Contributing family workers, male (% of males employed)

Definition: Contributing family workers are those workers who hold "self-employment jobs" as own-account workers in a market-oriented establishment operated by a related person living in the same household.

Description: The map below shows how Contributing family workers, male (% of males employed) varies by country. The shade of the country corresponds to the magnitude of the indicator. The darker the shade, the higher the value. The country with the highest value in the world is Ethiopia, with a value of 35.30. The country with the lowest value in the world is Puerto Rico, with a value of 0.00.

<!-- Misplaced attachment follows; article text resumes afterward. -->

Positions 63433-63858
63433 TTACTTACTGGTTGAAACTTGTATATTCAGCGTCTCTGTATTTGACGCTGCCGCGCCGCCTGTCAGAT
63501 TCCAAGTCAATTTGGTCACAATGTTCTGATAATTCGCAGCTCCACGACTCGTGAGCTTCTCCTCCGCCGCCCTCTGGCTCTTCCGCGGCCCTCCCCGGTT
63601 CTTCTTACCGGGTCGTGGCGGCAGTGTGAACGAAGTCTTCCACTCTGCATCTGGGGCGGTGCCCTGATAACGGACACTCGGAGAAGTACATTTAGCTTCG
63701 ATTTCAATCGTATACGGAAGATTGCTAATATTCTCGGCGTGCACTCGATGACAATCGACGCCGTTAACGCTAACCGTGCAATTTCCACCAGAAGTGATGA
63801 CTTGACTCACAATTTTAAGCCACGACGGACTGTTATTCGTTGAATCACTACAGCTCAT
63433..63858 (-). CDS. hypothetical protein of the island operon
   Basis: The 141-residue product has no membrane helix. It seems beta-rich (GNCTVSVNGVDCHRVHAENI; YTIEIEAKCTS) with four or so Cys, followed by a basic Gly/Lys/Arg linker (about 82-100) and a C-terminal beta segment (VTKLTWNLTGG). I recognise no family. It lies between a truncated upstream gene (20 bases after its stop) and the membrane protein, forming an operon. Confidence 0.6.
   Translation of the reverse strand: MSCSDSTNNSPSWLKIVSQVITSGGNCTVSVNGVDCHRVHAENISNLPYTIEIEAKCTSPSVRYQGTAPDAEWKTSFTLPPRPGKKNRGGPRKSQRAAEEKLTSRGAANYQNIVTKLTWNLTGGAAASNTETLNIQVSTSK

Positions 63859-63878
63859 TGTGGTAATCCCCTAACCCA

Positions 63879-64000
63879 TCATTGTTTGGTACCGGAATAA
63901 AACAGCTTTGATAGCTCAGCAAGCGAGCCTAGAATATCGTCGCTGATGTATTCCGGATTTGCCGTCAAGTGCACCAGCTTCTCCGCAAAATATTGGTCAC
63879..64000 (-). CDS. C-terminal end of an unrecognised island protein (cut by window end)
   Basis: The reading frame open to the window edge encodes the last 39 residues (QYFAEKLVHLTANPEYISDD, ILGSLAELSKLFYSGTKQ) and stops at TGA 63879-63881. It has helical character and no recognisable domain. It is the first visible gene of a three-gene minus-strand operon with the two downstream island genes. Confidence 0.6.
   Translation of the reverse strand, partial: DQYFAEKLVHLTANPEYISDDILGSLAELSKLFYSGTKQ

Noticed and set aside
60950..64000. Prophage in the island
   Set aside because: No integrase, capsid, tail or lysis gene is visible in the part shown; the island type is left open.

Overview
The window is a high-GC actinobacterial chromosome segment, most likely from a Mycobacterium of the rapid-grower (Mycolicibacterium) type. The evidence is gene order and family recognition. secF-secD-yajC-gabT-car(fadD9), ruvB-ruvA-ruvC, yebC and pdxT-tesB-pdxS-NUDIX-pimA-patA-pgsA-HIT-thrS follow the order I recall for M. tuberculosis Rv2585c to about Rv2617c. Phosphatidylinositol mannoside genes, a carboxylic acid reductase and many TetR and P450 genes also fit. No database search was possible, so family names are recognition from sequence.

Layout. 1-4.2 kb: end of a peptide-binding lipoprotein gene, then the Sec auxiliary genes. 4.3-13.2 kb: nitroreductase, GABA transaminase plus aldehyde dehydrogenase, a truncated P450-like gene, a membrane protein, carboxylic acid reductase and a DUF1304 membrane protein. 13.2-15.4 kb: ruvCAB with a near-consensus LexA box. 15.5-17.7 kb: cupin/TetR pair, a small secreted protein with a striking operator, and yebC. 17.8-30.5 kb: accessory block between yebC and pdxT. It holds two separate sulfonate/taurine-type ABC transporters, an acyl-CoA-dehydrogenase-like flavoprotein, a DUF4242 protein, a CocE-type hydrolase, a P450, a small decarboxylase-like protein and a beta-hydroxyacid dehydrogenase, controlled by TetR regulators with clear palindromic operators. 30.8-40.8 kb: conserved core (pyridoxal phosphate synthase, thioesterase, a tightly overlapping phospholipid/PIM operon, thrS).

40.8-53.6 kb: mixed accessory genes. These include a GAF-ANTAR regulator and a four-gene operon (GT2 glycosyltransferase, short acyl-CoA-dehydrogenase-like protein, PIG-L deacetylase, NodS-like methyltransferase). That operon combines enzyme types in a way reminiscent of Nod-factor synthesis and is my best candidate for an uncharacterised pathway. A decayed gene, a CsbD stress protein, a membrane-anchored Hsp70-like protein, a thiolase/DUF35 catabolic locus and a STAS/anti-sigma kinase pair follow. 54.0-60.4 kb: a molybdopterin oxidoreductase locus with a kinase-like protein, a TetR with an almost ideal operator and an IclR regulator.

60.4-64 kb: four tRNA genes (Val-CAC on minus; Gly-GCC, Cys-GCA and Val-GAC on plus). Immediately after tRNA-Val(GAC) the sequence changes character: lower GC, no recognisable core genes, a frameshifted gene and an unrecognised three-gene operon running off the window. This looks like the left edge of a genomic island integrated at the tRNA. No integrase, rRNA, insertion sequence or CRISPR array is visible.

Source: International Labour Organization, Key Indicators of the Labour Market database.

See also: Country ranking, Time series comparison